It's no secret that Mayor Dave Cieslewicz rooted for the other guy in the last gubernatorial election. Still, now that Scott Walker has gotten the nod to lead Wisconsin, the mayor of Madison would like to talk to him now and then. But the governor has not responded to Cieslewicz's overtures.
"We reached out immediately after the election," Cieslewicz says. "I sent him a letter congratulating him and asking him for a meeting."
Cieslewicz says he hoped to talk about the high-speed rail project Walker had threatened to (and eventually did) kill. But he also wanted to "open a dialogue."
"I don't know Scott Walker at all. I'd like to have an opportunity to establish a working relationship," Cieslewicz says. "I know we're going to disagree. But he is going to be governor for the next four years. I hope to be mayor for the next four years.... We at least should be able to call on one another."
Cieslewicz had a much closer relationship with Gov. Jim Doyle. "As a rule, I'd get a return call within a day or so."
There are a number of state revenue streams important to Madison, the largest of which is "Payments for municipal services." This fund, calculated by the state, is a payment in lieu of property taxes for police and fire services that the city provides. It amounts to about $8 million a year, Cieslewicz says.
"Right now, they're only paying about 60% of what their own formula says they owe us," Cieslewicz says. The figure is not negotiated, and the city is largely at the mercy of the state in terms of what it gets.
Cieslewicz would like to make the case for this funding and lobby for things important to the city, such as stem cell research.
The mayor is determined to keep trying. "I try to avoid feeling snubbed," he says. "In politics, you should be able to disagree without being disagreeable. You should try to have a working relationship."
A press aide from Walker's office fielded an inquiry from Isthmus and promised a return call; but no one from the office called back.
County exec rivals talk transportation
As part of its coverage of the Dane County executive campaign, Isthmus is sending weekly questions to the candidates.
For the initial offering, we asked: "Do you support commuter rail for Dane County? What should the county government do to deal with transportation issues and infrastructure? Should the government invest in one mode over another?"
Four candidates - Zach Brandon, Scott McDonell, Joe Parisi and Joe Wineke - responded to the question; Eileen Bruskewitz and Spencer Zimmerman did not.
Parisi and McDonell support a regional transit authority and would continue to push for transportation alternatives like dedicated bus and bike lanes, while moving ahead with plans for commuter rail.
Parisi advocates a range of options and says "commuter rail should be a part of that approach." McDonell says the Regional Transit Authority "should continue to work toward a high-speed and commuter rail system."
But Brandon says that, in the wake of Gov. Walker's decision to kill the high-speed rail line, "now is not the time" for commuter rail. Instead, he supports working on a "truly regional bus system" and says "we must improve our county's roadways in a systematic, strategic way."
Wineke also doesn't want to rush into commuter rail: "In an era of shrinking resources, we have to get back to basics - and our first transit priority must be to maintain our existing infrastructure."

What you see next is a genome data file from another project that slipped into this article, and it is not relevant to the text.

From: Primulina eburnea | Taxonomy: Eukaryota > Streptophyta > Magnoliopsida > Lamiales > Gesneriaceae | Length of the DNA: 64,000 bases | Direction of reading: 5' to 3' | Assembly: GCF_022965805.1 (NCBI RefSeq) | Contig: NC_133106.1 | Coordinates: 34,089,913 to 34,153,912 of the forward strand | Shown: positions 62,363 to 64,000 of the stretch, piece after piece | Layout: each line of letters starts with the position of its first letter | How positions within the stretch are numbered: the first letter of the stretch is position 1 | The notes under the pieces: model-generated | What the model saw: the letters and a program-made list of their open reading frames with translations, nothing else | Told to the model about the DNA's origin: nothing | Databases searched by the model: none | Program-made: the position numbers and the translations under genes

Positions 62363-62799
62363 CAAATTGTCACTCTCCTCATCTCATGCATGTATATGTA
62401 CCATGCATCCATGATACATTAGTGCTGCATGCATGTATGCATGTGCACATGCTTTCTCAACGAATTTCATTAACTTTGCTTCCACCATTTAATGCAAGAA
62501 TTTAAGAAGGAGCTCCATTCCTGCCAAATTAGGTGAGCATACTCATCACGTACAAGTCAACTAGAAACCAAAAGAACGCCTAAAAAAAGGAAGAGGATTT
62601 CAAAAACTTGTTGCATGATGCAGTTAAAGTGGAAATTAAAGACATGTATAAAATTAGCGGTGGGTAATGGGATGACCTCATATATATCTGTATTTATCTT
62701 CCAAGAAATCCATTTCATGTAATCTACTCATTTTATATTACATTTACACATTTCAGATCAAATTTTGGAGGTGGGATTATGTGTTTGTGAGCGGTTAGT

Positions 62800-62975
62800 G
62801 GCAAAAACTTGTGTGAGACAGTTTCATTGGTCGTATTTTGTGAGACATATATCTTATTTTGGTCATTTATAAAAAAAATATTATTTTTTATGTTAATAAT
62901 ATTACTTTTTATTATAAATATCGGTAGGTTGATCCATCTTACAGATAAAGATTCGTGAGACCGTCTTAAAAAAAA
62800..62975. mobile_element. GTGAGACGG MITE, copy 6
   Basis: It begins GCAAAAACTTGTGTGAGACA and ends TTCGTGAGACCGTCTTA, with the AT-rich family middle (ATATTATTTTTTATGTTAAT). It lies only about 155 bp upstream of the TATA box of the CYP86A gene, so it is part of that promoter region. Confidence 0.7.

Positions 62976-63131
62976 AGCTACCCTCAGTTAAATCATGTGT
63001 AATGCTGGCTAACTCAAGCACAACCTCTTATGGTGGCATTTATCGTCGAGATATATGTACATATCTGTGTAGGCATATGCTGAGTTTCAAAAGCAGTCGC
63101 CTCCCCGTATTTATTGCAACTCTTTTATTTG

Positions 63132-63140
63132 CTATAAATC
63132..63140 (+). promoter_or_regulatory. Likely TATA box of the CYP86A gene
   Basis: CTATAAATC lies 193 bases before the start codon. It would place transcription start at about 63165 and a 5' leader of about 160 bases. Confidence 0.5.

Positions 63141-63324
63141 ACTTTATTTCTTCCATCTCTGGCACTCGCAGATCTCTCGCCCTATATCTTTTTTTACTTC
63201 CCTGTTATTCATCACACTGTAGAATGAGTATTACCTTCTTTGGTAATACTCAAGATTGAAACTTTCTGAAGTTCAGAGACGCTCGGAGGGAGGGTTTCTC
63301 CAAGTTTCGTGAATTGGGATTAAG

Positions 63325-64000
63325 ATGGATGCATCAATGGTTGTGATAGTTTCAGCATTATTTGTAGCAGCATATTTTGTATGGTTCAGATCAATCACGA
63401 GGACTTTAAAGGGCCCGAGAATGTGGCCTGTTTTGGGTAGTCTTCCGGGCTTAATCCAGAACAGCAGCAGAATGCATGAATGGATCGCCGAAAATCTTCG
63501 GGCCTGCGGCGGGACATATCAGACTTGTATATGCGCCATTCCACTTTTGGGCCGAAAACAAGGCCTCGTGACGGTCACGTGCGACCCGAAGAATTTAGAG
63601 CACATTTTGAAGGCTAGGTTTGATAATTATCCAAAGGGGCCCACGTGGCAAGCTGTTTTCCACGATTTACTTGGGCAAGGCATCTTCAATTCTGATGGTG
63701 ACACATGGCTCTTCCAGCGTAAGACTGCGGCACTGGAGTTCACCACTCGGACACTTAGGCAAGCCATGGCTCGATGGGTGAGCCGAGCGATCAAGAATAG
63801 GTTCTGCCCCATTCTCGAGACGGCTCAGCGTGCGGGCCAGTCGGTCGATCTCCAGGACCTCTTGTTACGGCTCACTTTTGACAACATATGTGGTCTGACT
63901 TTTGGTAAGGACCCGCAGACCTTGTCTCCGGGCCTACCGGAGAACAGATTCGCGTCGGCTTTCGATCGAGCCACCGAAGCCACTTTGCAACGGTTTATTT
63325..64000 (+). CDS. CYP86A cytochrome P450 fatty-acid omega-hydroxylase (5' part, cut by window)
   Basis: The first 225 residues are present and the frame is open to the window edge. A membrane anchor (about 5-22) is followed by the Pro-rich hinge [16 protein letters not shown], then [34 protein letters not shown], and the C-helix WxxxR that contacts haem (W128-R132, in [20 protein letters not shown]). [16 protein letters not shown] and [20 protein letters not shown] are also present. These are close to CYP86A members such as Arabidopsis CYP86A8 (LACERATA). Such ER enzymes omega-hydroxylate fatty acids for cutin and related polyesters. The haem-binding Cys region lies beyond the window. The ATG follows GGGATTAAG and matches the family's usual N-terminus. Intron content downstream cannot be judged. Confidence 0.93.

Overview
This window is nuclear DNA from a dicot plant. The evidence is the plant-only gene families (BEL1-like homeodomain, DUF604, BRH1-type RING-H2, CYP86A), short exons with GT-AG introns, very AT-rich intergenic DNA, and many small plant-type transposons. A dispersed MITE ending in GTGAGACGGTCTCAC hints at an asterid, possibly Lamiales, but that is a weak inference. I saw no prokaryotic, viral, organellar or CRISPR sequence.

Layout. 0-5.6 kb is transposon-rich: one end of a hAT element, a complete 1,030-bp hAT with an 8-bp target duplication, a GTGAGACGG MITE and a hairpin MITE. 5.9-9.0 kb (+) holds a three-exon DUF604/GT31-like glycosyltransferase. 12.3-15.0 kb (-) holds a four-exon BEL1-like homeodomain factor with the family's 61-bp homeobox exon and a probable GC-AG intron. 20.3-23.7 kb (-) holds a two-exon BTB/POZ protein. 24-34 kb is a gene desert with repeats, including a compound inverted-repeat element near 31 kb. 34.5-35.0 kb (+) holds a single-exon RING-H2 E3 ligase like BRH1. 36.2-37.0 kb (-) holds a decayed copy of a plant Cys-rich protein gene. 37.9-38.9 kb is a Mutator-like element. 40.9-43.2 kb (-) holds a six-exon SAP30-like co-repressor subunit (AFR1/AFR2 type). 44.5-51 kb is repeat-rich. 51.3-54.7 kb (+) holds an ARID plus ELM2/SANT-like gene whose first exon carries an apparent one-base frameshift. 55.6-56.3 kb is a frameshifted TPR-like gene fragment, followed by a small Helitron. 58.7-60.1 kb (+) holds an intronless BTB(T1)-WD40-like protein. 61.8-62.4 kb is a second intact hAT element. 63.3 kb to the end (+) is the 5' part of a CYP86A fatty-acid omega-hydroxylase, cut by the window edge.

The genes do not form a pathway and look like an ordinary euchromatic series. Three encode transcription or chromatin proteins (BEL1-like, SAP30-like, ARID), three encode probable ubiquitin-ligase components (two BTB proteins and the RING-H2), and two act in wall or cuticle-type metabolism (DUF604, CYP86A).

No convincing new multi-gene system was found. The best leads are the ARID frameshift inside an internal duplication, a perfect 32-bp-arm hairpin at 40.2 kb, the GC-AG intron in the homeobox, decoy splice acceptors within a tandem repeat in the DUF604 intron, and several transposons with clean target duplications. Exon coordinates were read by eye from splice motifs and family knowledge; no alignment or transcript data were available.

For the candidates' complete responses, see the election page at TheDailyPage.com.
The spring candidates for Madison Common Council are heavily represented in the education, government and health care professions.
All candidates are required to file statements of economic interests, which list their employers, affiliations and large debts. Of the 41 candidates for 20 council seats, six work in education, including two, incumbents Chris Schmidt and Satya Rhodes-Conway, who work for the UW-Madison and its affiliates. Six work for government, including five for the state and one for Madison Metro.
Four are employed by advocacy groups, such as Lisa Subeck, who works for NARAL Pro-Choice Wisconsin; and Christian von Preysing-Barry, who works for Access Community Health. Sue Ellingson has been active with the Democratic Party.
Four work for health care agencies. Four are entrepreneurs. Three work for bars or restaurants.
Making the chickens legal
The city of Madison is eying a zoning change to let schools and museums in the downtown area keep up to six chickens.
People can currently keep four chickens in the city's residential zones, but that does not include downtown. The zoning change would allow the Madison Children's Museum - or any other downtown school or museum - to keep six birds.
Downtown Ald. Mike Verveer supports the change: "It seems to me when the chicken ordinance was adopted years ago, no one ever thought there would be an opportunity for chickens to peacefully coexist downtown. But the creative folks at the Children's Museum changed all that, so we want to make the chickens legal."
The museum currently has four birds, used to teach about food production and humanely raising animals. "We allow our chickens to be handled by the kids," says Ruth Shelly, the museum's executive director. "With six chickens, we're able to rotate the love between the chickens."
The chickens did cause some alarm last month by burrowing out of their enclosure on the museum's rooftop. "We were able to coax all but one back in," Shelly says. "Chickens can fly. One of them flew down to Hamilton Street, but was rescued."
The enclosure has since been reinforced.